Photo by Timtak
So, now it gets serious.
Last Saturday marked the end of Schedule One for my marathon training. The last few weeks have been no picnic with some 30+ mile weeks (don’t laugh you Olympians), but the next 18 weeks promise some high 30 and mid-40 mile weeks. The midweek mileage bumps up a little, and the Saturday shorties stay at four miles. But the long run Sundays. Wow. Oh, sure there are a couple of 6 and 7 mile days thrown in (for recovery, no doubt), but there’s 16, 18, 20, and at week 14 a 22-23 mile day (my choice, how sweet).
Some nights I return home from a run feeling like I’m ready for the full 26.2, but then there are days like last Sunday where 10 miles feel like an absolute death march. I felt my running mechanics were out of whack, my breathing was ragged, and my legs were leaden. On the plus side I finished the run at a decent (for me) pace, but I couldn’t imagine doing another 16 miles. Perhaps I shouldn’t think about it like that, though. Yes, I’m training for a marathon, but not every run has to feel like I should finish 26.2.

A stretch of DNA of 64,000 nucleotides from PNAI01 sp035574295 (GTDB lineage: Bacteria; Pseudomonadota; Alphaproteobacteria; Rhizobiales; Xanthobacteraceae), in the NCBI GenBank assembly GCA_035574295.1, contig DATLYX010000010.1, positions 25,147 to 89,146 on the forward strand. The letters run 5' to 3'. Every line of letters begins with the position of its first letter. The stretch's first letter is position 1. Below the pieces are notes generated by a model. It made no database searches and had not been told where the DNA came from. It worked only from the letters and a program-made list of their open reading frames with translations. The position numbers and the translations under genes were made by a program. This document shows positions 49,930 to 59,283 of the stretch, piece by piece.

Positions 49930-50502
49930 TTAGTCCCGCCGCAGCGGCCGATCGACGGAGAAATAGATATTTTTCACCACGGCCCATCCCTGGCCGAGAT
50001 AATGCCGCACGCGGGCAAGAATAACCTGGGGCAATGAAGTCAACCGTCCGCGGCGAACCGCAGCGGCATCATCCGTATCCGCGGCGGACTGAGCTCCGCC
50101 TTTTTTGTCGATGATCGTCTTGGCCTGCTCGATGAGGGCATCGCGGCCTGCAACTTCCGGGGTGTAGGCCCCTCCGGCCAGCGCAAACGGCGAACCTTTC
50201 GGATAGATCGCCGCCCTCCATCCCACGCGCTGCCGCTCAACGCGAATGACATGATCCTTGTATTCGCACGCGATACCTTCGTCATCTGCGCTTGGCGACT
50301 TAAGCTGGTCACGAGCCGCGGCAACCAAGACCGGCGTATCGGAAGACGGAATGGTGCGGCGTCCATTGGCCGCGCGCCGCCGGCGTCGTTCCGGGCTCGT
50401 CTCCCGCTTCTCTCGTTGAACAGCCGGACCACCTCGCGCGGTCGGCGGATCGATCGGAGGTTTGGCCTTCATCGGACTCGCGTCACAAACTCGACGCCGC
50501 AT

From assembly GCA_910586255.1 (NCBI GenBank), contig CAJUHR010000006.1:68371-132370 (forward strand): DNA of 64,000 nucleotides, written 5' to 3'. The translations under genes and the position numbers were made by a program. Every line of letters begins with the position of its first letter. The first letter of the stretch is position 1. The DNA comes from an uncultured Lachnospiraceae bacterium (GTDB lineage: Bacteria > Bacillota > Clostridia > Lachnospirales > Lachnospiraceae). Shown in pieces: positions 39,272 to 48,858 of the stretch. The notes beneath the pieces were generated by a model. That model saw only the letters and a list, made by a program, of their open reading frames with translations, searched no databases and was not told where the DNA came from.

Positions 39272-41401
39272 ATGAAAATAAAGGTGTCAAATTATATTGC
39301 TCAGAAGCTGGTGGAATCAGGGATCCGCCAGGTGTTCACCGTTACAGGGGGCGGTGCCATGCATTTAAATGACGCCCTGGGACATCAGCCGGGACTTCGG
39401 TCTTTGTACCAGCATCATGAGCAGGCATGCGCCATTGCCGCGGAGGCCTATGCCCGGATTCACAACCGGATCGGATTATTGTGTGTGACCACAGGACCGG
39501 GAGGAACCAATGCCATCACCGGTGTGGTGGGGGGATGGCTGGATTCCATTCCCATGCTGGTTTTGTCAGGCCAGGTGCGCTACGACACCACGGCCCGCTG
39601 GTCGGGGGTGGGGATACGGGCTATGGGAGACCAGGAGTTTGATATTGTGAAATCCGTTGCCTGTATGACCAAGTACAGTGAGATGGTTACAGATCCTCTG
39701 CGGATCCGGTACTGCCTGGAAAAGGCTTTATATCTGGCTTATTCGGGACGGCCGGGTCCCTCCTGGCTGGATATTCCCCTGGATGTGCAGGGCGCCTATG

Part of my problem may stem from my approach. I’m simply running distances trying to build endurance and cut down time. I’m not interested in interval work, or stadium stair runs, and my core training has certainly languished. Seasoned runners would probably advise me to do those things (along with not trying to run a race like that within a year of taking up running). But I’m determined to stick to my way of accomplishing my goal, not because I think it’s the right way, but because I’ve got myself in a certain mental state which I think other training methods might destroy.
And check out this article on the runners high from Gina Kolata of the New York Times.